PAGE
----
Journal Entry: 1992
“…I’ve also had the experience of meeting and counseling with many members. It is amazing the diversity of backgrounds and experience of the brothers and sisters. It is also heart-rending to feel of their pain. It is a humbling experience to know you are just a man and cannot change some of the problems that exist in their lives. Many times people are expecting answers to problems when they are the one who hold the key to fixing them. I have learned to love all people through this personal experience of sharing. It is easy to judge others on their actions when we have no concept or understanding as to what is behind their behavior or why they act the way they do. Most everyone is carrying scars from relationships gone bad, hurts from life’s experiences, or suffer from feelings of overall worthlessness. Many of these feelings come from what other people have done or said to them throughout their lives. Most of us need to have the fortitude to forgive others for their faults and try to accept them in a true loving manner. This doesn’t mean we reinforce incorrect behavior, but at least we need to be sympathetic and understanding of their situations. As a Bishop I try to get all people to recognize that they can control their life and if they wish to be happy they need to start with themselves. It is certainly not easy, but no one can change unless they first do some changing from within. I can honestly say that I hold no ill feelings toward any member of the congregation and I have come to understand who each member is, and why they act as they do. It still doesn’t eliminate the frustration of dealing with members when they don’t follow through, but it helps me to be forgiving and I try to look at myself and see that I too have problems that need to be worked on. There are days that I love being a Bishop and there are other days when I wish someone else had been called. I think we all feel that way about all of the roles we have in life, be it, father, husband, brother etc.. But like the other titles, the blessing of being the Bishop far outweigh the sacrifice. It has been a great blessing in my life. ”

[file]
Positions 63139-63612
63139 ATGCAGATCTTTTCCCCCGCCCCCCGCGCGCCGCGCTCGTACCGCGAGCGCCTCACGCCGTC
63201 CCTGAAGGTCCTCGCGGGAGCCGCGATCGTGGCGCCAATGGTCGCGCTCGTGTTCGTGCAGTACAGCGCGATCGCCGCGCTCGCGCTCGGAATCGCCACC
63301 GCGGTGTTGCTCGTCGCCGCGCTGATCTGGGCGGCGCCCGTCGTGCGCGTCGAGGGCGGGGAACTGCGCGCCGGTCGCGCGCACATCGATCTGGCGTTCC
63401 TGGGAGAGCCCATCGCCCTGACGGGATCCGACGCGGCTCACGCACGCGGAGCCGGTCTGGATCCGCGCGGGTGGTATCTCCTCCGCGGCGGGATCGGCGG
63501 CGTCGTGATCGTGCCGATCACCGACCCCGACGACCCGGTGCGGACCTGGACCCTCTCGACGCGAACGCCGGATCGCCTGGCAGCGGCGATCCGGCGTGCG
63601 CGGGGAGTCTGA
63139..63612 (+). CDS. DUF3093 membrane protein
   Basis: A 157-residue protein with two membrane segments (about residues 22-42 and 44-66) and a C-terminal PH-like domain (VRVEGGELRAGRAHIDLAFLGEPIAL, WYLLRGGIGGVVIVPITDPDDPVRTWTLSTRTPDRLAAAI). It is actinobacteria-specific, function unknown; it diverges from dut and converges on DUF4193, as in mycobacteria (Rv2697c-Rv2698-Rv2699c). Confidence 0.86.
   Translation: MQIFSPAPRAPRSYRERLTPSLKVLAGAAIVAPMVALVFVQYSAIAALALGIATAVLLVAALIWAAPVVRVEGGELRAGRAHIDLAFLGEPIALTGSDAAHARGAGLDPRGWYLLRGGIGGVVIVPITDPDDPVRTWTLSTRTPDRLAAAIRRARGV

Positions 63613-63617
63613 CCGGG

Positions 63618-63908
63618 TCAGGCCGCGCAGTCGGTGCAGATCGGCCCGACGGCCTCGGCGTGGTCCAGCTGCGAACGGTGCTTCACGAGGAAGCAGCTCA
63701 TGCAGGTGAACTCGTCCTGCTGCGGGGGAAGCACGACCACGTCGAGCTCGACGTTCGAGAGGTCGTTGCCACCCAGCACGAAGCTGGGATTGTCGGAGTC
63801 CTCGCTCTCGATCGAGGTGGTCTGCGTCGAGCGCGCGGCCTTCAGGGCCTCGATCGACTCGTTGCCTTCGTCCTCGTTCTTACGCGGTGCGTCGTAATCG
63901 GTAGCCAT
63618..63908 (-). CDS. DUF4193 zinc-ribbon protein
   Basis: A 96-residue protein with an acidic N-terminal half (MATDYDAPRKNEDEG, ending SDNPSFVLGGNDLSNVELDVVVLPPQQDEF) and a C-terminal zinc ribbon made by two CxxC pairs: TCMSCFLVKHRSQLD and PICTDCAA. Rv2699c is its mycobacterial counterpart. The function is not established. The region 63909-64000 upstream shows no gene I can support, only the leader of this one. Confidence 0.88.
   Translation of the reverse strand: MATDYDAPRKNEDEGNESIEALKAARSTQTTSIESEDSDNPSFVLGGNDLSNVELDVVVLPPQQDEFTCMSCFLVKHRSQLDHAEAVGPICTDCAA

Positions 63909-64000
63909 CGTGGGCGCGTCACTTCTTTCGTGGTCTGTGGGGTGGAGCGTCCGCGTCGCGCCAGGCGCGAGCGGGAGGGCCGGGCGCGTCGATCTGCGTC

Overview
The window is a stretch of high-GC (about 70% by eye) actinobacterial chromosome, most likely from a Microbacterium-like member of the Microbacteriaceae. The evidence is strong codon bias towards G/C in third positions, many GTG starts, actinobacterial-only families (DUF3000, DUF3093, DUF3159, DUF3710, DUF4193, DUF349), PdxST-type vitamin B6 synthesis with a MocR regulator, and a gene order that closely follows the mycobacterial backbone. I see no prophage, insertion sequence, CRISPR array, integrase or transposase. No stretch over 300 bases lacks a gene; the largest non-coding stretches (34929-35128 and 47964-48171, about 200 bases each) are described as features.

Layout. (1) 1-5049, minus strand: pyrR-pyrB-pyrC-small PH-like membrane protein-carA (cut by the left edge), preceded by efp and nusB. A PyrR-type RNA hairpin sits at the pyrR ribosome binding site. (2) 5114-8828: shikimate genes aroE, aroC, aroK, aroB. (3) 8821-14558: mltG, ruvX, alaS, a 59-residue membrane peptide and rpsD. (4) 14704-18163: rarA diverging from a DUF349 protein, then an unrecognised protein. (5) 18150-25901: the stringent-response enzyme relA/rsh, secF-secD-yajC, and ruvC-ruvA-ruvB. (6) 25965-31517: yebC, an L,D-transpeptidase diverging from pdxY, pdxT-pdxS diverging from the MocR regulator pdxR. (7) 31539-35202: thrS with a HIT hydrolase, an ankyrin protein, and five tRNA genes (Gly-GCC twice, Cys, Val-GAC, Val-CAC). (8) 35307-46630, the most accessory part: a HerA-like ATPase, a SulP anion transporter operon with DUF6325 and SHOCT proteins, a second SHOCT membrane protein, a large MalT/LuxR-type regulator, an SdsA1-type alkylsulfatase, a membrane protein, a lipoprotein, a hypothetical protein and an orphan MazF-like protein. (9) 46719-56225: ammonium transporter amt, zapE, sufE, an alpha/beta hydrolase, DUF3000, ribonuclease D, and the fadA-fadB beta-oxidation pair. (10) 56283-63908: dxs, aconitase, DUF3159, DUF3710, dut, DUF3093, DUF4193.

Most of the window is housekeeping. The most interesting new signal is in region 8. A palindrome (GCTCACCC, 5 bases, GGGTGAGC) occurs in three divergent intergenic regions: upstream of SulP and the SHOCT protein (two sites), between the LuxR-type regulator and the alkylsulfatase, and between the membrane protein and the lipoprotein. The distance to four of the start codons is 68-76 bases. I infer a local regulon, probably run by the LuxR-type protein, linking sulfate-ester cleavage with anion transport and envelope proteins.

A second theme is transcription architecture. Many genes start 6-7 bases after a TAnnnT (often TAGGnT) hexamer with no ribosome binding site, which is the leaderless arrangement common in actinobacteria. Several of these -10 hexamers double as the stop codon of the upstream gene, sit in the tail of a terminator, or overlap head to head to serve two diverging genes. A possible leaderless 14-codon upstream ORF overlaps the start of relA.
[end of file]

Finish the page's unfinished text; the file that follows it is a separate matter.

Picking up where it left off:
Since the day I wrote those words in my journal, my experience has broadened but my thoughts on the subject are about same. Most often we do not know the burden that others carry in their lives. It is easy to draw conclusions about who and what other people are about. Seldom do we see the “total” movie of others lives. Instead we see snippets and draw conclusions. It is so easy to do because that is all the information we have available in front of us. However, once you get the opportunity, as a Bishop often does, to sit down and talk with someone who is willing to open up to you their life, more often than not, you gain a greater appreciation for them and the manner in which they have dealt with adversity. I can honestly say, that after having experienced private time together, I always felt more love and appreciation for that person and their families. I believe that when we take the time to get to really know others, we find our bond of brotherhood becomes closer, our empathy grows, and our charity is enhanced. That’s a good thing!